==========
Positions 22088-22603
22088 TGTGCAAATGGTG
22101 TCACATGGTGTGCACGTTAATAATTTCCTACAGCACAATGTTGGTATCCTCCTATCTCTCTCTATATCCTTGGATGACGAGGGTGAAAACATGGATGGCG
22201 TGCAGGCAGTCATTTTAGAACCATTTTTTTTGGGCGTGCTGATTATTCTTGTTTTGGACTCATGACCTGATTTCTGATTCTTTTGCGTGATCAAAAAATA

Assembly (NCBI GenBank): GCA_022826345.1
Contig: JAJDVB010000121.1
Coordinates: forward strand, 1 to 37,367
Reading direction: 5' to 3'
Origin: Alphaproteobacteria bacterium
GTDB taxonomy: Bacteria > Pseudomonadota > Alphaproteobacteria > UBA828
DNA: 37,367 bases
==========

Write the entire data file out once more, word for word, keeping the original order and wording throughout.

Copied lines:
Positions 22088-22603
22088 TGTGCAAATGGTG
22101 TCACATGGTGTGCACGTTAATAATTTCCTACAGCACAATGTTGGTATCCTCCTATCTCTCTCTATATCCTTGGATGACGAGGGTGAAAACATGGATGGCG
22201 TGCAGGCAGTCATTTTAGAACCATTTTTTTTGGGCGTGCTGATTATTCTTGTTTTGGACTCATGACCTGATTTCTGATTCTTTTGCGTGATCAAAAAATA

Assembly (NCBI GenBank): GCA_022826345.1
Contig: JAJDVB010000121.1
Coordinates: forward strand, 1 to 37,367
Reading direction: 5' to 3'
Origin: Alphaproteobacteria bacterium
GTDB taxonomy: Bacteria > Pseudomonadota > Alphaproteobacteria > UBA828
DNA: 37,367 bases